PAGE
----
Throwback Thursday – Targa Florio 1906

Cagno Wins The 1906 Targa Florio – (c) Pathe News

In my second Throwback Thursday feature article I look at the next race in the 1906 Grand Prix Season, the Targa Florio.

The Targa Florio was one of the very first and most challenging races. It was in 1906 when the inaugural race took place.

This race was the brainchild of a wealthy Italian businessman, Vincenzo Florio. He had made a vast fortune in Sicily and he was obsessed with cars. He initially approached a journalist in 1905 in a view to running the race but it wasn’t until 6th May, 1906 when the first ever Targa Florio would take place.

It would be a three laps of a 92.4 mile circuit in Sicily, near Palermo. Each lap would be treacherous as the roads were not designed for cars. Drivers would encounter wild animals during the race and were also at the risk of being held up by bandits in the Madonie Mountains. Most of the route was made up of mule tracks and paths.

One of the main rules was that the entries had to be production cars, of which at that time only ten had been made. One of the entrants, Vincenzo Lancia, organised the betting which in those days was very common at motorsport events. Thirty cars had initially entered the race but due to a dock strike in Genoa travel plans were hampered and only ten drivers made it to the start line.

There were ten minute intervals between cars, Lancia was the first away in his Fiat but he retired due to mechanical failure. The next driver away was Jacques Le Blon driving a Hotchkiss, accompanied by his wife and mechanic Madame Le Blon. They would be the last of the six finishers to cross the line due to a number of punctures suffered over the course.

Maurice Fournier and his brother Achille entered two cars, both Clement-Bayard’s but they would not see the end of the race due to failures, as too would the British entry George Pope driving an Itala.

The other five cars to finish ahead of Le Blon were made up of two Italians, two Frenchmen and a Belgian. Alessandro Cagno, an employee of Itala brought the car home in just over nine and half hours, averaging a speed of 29mph. He was followed by another Italian driving an Itala, Ettore Grazione. Paul Bablot driving a Berliet finished third and his fellow Frenchman Victor Rigal in an Itala was fourth. Finishing ahead of the Le Blon’s in fifth place was the Belgian driver Pierre de Caters.

So much of a success was the Targa Florio that it is still run today, though not in a competitive form.

The next race in the 1906 Grand Prix season would be the Circuit de Ardennes in Belgium and from this race only Paul Bablot would enter.

Neil Simmons

Twitter: @world_racing

 

 

Throwback Thursday – Cuban Road Race 1906

Lancia In His Fiat For The 1906 Cuban Road Race – Photo (c) Veloce

In a series of weekly articles covering Grand Prix and Endurance racing I will be looking at all the races in order from 1906.

1906 was the first Grand Prix racing season where specific races and designated Grandes Epreuves were held.

In this first instalment I will look at the first race of that season, the Cuban Road Race which took place on 11th February, 1906.

This was a “road race” to every letter of the word. Tens of thousands of spectators gathered along the roads and highways to watch four drivers race for the crown. Mahogany trees lined the roads from Havana through Artemisa and onto San Cristobal, a 54 mile route which the drivers would need to negotiate over four laps.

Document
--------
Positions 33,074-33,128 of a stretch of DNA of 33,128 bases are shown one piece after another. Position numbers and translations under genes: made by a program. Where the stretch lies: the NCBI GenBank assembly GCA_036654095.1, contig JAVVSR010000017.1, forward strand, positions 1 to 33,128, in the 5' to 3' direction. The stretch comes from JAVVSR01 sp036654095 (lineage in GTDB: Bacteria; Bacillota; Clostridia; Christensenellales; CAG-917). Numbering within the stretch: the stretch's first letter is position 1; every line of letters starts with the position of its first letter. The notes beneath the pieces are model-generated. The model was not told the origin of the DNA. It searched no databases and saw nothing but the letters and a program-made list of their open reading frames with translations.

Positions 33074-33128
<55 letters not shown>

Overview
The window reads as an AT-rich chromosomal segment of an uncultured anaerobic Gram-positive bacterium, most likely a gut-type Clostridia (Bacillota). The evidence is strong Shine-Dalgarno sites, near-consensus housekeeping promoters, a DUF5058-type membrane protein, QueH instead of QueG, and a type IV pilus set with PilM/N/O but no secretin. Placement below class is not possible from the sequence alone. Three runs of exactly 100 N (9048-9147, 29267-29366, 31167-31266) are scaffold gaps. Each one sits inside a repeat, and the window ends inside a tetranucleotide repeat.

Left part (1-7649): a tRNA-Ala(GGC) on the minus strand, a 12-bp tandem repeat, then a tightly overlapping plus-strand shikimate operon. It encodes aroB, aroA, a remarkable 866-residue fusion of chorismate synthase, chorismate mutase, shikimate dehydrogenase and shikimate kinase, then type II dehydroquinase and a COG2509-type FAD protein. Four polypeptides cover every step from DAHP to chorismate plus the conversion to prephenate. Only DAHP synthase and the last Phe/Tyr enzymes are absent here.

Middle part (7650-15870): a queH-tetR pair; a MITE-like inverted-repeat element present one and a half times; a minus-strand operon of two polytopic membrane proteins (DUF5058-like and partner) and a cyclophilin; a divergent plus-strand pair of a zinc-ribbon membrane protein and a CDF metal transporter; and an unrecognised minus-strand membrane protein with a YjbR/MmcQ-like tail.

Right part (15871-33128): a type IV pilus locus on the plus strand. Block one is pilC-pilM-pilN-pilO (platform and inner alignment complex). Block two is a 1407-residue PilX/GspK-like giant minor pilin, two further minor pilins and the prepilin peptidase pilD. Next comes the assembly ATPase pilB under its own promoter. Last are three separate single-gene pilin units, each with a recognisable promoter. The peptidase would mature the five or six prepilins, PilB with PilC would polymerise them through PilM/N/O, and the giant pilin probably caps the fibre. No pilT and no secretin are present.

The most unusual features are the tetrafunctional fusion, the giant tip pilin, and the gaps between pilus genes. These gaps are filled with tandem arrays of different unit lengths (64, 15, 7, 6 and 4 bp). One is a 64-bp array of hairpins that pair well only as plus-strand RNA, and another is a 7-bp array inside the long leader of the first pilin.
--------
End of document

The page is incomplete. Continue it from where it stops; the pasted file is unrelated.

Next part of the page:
It had cost $30,000 to make and upgrade the circuit with four sharp turns and an array of curves peering down steep cliffs. There was no room for error on this treacherous course.  Havana had stumped up $7,000 with The Automobile Association of America putting up $14,000 in prize money.

Four cars would start the race, only one would finish one mile from the Camp Columbia where huge stands had been erected.

The drivers were sent off in three minute intervals. Bernin was first to go in his 90hp Renault, followed by the defending champion and favourite to winner Lancia in his 110hp Fiat. Third to be started was Cedrino driving a Gustav Roek 110hp Fiat and finally it was Demogeot in his 80hp Darracq.

Demogeot lost five minutes straight from the start due to a clutch problem with his competitors speeding off into the distance.

Cedrino was out of the race at the double curve near Artemisa, 40 miles from the start line. He struck a tree and both he and his machinist were taken to the Guanajay Hospital with serious injuries.

Lancia passed the town of Artemisa, he was absolutely flying and living up to the tag as favourite when disaster struck at the railroad crossing. His machinist, Battesta, was thrown from the car, suffering a fractured arm and that effectively put him out of the race.

Only two remained, Bernin in the Renault who was leading and Demogeot who was trying so hard to make up the lost time from his clutch problem.

Bernin reached San Cristobal first in just over 51 minutes, Demogeot reached the same stage in 54 minutes.

On the return journey Bernin suffered a puncture and it was so bad that the car could not be fixed. This left Demogeot as the only entrant still running but the course had taken victims and he could not count his blessings too soon.

Demogeot and his machinist, American Charlie Harragh, finished the race in 3 hours 38 minutes and 26 seconds.

Demogeot’s great speed was fairly maintained throughout, confirming the reputation of the Cuban road as being among the worlds fastest. Despite the drawbacks of three controls, sharp corners in the town of Marianao and with crowds spilling onto the road at the curving points, he made in the first half of the race an average of 61 miles an hour.

The next race in the series would be the Targa Florio at Madonie, one in which Vincenzo Lancia would feature again.

 

Neil Simmons

Twitter: @world_racing